How Helicobacter clings on to our stomach

January 14, 2016 News BioVox

The bacterium Helicobacter pylori is a known gastric pathogen and causes the bulk of peptic ulcer and gastric cancer cases. H. pylori can survive in the hostile environment of the stomach by tightly holding on to the stomach mucosa. By doing so, the pathogen avoids the highly acidic gastric juices. Using a protein called BabA, H. pylori binds to the ABO-blood group sugars also present in the gastric mucus layer and underlying cells.

VIB researchers at the VUB have now clarified the structural details of BabA and have aptly called it “a molecular chameleon”. Apparently, BabA can change its affinity for the different ABO-blood group sugars according to their prevalence in the human population. The research group, led by Han Remaut, has identified the residues that steer the protein’s binding preference.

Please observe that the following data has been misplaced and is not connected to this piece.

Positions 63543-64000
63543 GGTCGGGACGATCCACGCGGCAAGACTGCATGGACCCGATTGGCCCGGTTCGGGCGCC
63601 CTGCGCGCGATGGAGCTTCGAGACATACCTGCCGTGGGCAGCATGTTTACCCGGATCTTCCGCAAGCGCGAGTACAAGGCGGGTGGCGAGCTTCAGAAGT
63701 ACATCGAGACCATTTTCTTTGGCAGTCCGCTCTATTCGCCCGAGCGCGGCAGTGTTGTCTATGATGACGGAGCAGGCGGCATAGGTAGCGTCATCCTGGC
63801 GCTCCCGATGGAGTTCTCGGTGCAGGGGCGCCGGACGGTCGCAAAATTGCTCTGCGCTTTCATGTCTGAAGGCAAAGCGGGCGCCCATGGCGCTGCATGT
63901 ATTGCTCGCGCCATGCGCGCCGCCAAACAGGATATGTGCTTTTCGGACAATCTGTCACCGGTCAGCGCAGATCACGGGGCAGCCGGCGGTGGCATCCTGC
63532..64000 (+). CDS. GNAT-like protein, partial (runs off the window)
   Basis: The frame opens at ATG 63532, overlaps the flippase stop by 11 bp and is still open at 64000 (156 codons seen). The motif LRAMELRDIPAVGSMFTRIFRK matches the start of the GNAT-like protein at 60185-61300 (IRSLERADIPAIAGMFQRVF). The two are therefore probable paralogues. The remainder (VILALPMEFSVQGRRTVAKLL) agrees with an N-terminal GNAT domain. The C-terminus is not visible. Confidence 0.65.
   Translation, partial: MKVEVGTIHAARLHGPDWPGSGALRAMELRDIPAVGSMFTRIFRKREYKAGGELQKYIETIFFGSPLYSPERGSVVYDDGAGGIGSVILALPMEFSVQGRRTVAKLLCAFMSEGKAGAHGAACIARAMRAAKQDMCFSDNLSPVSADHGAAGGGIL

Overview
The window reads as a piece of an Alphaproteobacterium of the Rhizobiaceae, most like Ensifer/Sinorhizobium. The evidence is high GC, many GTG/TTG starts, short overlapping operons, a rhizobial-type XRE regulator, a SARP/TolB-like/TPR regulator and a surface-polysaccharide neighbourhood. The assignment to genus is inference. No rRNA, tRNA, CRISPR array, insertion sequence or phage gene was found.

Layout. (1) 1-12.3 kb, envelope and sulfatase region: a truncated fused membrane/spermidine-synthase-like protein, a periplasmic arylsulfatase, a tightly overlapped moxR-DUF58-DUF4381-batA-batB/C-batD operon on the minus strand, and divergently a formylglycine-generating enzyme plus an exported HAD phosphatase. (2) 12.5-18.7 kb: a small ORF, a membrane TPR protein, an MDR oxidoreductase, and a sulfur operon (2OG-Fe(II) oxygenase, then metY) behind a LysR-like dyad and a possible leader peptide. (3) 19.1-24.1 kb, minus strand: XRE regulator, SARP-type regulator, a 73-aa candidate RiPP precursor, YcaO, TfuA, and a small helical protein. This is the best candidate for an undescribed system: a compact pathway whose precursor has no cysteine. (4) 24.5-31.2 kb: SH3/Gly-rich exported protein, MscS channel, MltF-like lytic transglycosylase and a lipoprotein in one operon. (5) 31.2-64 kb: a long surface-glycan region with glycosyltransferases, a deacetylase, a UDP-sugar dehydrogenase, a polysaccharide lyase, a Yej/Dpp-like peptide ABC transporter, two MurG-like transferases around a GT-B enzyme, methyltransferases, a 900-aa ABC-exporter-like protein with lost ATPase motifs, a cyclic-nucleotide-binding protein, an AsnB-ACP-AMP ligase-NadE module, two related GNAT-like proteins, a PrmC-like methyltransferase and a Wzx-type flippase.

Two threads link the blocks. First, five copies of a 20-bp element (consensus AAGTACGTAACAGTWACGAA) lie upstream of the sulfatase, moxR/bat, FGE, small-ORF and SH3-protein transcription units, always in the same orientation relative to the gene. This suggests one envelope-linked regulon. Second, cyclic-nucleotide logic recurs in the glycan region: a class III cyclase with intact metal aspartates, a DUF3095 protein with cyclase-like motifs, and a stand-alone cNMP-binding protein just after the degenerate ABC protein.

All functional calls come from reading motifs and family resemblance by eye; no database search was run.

Additionally, the investigators also revealed an important weakness of BabA: a short disulfide-bound loop, critical for adherence. This structural feature is a good target for new therapeutics, since disulfide bonds can be broken by reducing compounds such as N-acetylcystein.

Avatar photo

With a local focus and global reach, the news platform BioVox shares insights into the Benelux life sciences ecosystem with readers across the world. BioVox is an independent publisher, providing its community with quality content and first-row access to interesting breakthroughs and trends in biotech, medtech, agtech, pharma, and more. We shine a spotlight on the latest news and innovations from both our partners and community.

All posts

Subscribe to the BioVox newsletter